Musings on Lore, Canon and History in Fiction
- by Ninja Ross, 22 January 2013
I recently reviewed a Sci-Fi book called “Nexus” and one of my criticisms was about the world building. The lore. It was out of place and didn’t blend in. I also had a conversation with a writer and artist called @Djwaglmuffin on Twitter. The conversation concerned the use of Folklore and the creation of it. Points like “It doesn't have to be *that* precise does it?“, "some lore changes with region and depending on who's telling. Like djinn, for instance.” were brought up.
Both of these incidents got me thinking, which is probably not a good thing. What is lore? When does lore become history? What’s up with canon? What exactly do writers need to know about these things?
Now I’m no fancy English or history professor or nothin’ and I don’t know nothin’ ‘bout the real mechanics but I do know enough to get by. I’ve written fiction and I’ve studied enough fictional and factual lore to write this here article.
Lore is basically a collection of stories, jokes, songs, etc, that become bigger than the person who starts them and even the people who repeat them. So, Werewolves, Vampires and Djinn are all products of stories and legends written and told by cultures all over the world. We know that the mythical creatures we use in fiction have different types from different parts of the world with different origins. This is not uncommon. Every culture tends to have their own devils, monsters and so on.
But writing lore for a fictional universe... THAT’S where things can become complicated.
Unlike the folklore of the many different cultures in the world (past and present), fiction lore set in a fictional universe tends to be written by a single person or, at best a small group of people. If a universe does take off, hundreds of creators can add to it. The Star Wars Universe, for example.
But, on the other hand, it CAN be more interesting. You have full control of what’s revealed, who says what - pretty much every word in that universe is yours.
But in order to create a vast, realistic universe you’re gonna need to fill up those fictional history books. In order to do this you’re gonna have to start out by using real blank books. You could probably use Word Processor but, personally, I find that keeping notes on a computer can be a pain. That’s for the final draft.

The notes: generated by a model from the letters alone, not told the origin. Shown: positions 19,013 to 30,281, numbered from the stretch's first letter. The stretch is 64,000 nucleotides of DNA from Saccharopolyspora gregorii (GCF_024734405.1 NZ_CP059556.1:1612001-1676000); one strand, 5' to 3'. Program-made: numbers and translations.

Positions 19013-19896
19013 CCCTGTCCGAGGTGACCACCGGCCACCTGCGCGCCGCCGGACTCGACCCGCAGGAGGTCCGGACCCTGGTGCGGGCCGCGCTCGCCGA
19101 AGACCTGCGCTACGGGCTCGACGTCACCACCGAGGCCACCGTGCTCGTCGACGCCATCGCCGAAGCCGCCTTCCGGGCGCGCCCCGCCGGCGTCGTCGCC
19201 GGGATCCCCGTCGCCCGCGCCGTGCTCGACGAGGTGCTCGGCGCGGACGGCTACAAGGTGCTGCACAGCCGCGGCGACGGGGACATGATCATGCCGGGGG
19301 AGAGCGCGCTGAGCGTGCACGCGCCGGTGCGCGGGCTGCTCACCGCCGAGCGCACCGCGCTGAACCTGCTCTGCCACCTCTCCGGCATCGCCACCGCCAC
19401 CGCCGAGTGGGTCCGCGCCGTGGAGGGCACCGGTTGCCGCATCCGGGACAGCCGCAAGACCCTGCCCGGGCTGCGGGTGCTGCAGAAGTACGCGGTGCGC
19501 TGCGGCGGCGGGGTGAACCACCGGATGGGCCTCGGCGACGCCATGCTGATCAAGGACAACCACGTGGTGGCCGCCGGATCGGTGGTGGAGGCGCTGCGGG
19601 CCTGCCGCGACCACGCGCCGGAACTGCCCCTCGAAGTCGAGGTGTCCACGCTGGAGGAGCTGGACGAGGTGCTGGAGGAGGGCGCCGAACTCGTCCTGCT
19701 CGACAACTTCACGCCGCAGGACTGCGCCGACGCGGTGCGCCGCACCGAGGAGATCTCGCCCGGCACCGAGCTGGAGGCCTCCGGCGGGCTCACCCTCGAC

You’re probably gonna fill up a whole mess of note books with notes, ideas and such things just writing the main plot of a story but if you’re trying to give your universe a rich history and varied cultures, you’re gonna need to cut down a forest. You want to create a new race for your universe? You’re gonna destroy SO many trees. So, plant a few. Be green.
The Reapers in Mass Effect are a lot more threatening BEFORE you meet them. Same with The Collectors.
But the history obviously needs to keep the details. Again, let’s look at the Mass Effect series.
Mass Effect: Deception, a novel written by William C. Dietz, was released in January 2012 and was received with a lot of negativity. Some of it a little hostile. Was it because oif bad writing? No, Dietz is one of the most respected video game tie-in writers working right now.
The problem was the numerous errors in the lore and history of the universe it’s set in. We’re not talking about planets being in the wrong place here. We’re talking about statistics being wrong, the description of clothes. The year the Citadel was attacked was wrong.
These things matter to fans. They signed a petition demanding that this book be declared non canon (not in continuity) and Bioware released a statement to say they were going to change all of the errors. These things matter so much that there’s a video on Youtube of a guy burning the book.
Speaking of the fans. These are your fact checkers. While you’re writing the story and everything that goes into this universe you’re creating, you and those you allow to read your drafts are responsible for keeping that in order. But after you release it, there’s the very real chance you could gain a big fan base. Any fan base is good but if you get a big one? You better not screw this up.
They will hunt you down. This is not a bad thing. These people are passionate about YOUR work and all they want it to keep the universe as real as possible. So they’ll write fan fictions, Wiki entries and they’ll dissect every bit of information you throw at them.
Also, this is where keeping some stuff vague really becomes fun. As I mentioned before, fans write fan fiction and they love to add to your universe. They’ll try their best to guess what happened in stories you barely even hinted at. This makes writing lore, canon and history for a world you’re building from scratch a double edged sword. It’s rewarding and fun but it’s also a pain.
So, that’s a fair bit of writing, isn’t it? I normally keep them short and sweet. So what have we learned? Lore, canon and history are vital for world building in fiction. Fans are harsh yet accurate and fun. Paper is made of trees. Also, all of these things (except the paper one) combine to make a universe with canon (continuity, scripture) that is important to both you and fans.
I’d like to end this by saying “I am the lore!!!” because I couldn’t find anywhere else to put that and I just finished re-watching DREDD...
Umm yes... Thank you, Ross! And where do YOU stand on all this, Trash Mutant Reader? As usual, let us know in the comments! And if you'd like something cool to look at, you can check out DJWaglmuffin’s webcomic, too!